"On the other hand, being dependent on the cloud for media is going to hold the Nexus Q back from its potential. While the Google Play Store is nice — and is where Google makes money selling media — it generally does not integrate personal media. The one exception seems to be music in that Google Play Music will stream tracks that you have uploaded to Google even if you did not buy them from Google itself. Movies are still very much locked to only those on Google Play which means no DVD or Blu-ray rips. It also means that you are not able to share personally recorded videos. Even if they are sitting on your Android phone, you will not be able to play them back on the Nexus Q — at least not yet."

    While some of the Q features are awesome ... for $299? I'm seriously laughing. You could build a Brazos platform for about that much and get much more functionality. (If you're technical.)
    Reply
  • GrizzledYoungMan - Wednesday, June 27, 2012 - link

    Out of curiosity - and I'm not even being sarcastic here - what features does it have that impress you? Seems like the only stand out to me is the depth of control it offers from an Android device, but since both the WDTV and ATV options have pretty rich Android/iOS apps, that's a non-starter. Hell, controlling volume from the source isn't even a good idea, and usually compromises audio quality. Reply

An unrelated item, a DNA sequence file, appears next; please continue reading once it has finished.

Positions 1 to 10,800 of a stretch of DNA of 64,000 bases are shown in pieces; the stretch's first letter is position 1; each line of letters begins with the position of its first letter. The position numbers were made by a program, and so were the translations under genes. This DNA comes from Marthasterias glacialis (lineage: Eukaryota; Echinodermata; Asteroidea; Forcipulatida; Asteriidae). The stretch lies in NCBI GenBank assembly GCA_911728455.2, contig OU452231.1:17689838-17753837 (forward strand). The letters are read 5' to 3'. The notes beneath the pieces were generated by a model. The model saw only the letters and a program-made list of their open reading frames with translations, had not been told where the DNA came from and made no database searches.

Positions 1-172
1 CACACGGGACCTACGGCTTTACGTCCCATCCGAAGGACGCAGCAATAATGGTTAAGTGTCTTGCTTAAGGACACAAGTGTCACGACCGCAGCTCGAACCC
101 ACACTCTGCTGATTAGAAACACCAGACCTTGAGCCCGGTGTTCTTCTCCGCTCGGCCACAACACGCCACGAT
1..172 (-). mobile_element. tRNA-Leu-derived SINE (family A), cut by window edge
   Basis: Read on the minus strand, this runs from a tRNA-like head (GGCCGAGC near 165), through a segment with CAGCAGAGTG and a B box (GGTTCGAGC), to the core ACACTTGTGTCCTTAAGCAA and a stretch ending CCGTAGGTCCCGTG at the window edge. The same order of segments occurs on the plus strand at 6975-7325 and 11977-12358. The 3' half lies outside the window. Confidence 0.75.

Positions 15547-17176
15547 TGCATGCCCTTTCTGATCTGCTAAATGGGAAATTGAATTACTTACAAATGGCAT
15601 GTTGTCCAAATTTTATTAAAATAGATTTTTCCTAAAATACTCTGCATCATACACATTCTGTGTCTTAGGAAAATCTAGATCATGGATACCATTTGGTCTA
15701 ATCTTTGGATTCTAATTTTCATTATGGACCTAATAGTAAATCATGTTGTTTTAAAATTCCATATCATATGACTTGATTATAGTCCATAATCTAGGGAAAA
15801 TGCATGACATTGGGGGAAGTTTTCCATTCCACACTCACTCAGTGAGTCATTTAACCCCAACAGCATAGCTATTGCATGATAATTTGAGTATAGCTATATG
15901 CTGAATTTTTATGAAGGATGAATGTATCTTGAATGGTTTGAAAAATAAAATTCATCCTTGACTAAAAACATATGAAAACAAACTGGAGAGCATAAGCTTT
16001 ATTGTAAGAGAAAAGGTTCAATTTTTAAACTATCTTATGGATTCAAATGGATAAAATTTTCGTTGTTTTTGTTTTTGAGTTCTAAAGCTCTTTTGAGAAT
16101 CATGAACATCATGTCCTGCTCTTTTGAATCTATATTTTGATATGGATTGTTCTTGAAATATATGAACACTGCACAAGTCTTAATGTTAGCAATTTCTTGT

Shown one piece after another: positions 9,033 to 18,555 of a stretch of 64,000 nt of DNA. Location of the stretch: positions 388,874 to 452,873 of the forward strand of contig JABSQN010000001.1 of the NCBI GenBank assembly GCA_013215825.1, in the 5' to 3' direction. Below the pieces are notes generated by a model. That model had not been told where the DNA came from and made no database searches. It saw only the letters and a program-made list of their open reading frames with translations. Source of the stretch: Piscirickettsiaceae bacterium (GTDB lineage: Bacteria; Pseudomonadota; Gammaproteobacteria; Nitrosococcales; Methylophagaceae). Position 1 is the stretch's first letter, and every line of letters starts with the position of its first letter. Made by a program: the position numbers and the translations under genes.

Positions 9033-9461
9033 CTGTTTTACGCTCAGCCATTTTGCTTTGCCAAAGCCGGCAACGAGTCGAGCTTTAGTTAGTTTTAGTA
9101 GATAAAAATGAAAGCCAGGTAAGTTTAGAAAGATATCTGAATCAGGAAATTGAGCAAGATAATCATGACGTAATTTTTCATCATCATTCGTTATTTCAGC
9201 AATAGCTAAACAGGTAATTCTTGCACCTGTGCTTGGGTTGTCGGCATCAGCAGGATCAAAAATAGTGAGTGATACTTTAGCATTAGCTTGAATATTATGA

• Penti - Wednesday, June 27, 2012 - link

    AppleTV supports Airplay, does this thing support WiFi Direct or Intel WiDi or even DLNA? Probably not. If not it's certainly more useless then an AppleTV.

    I couldn't care less about Google Play services as a Swede the only thing we have and will get is the market so the branding is borked to begin with. They will never acquire the viewing rights for any major European nation either for any of their other services. They simply won't be here and I don't need a 300 dollar device to view youtube. The best we can do here is Flash Player streaming-content basically. And warez. But I suspect other solutions will be better for warez.

    If Google continues to build their own US only services and thinks Android is a way to promote those they will eventually fail in other markets and be forked or something.
    Reply
  • Penti - Wednesday, June 27, 2012 - link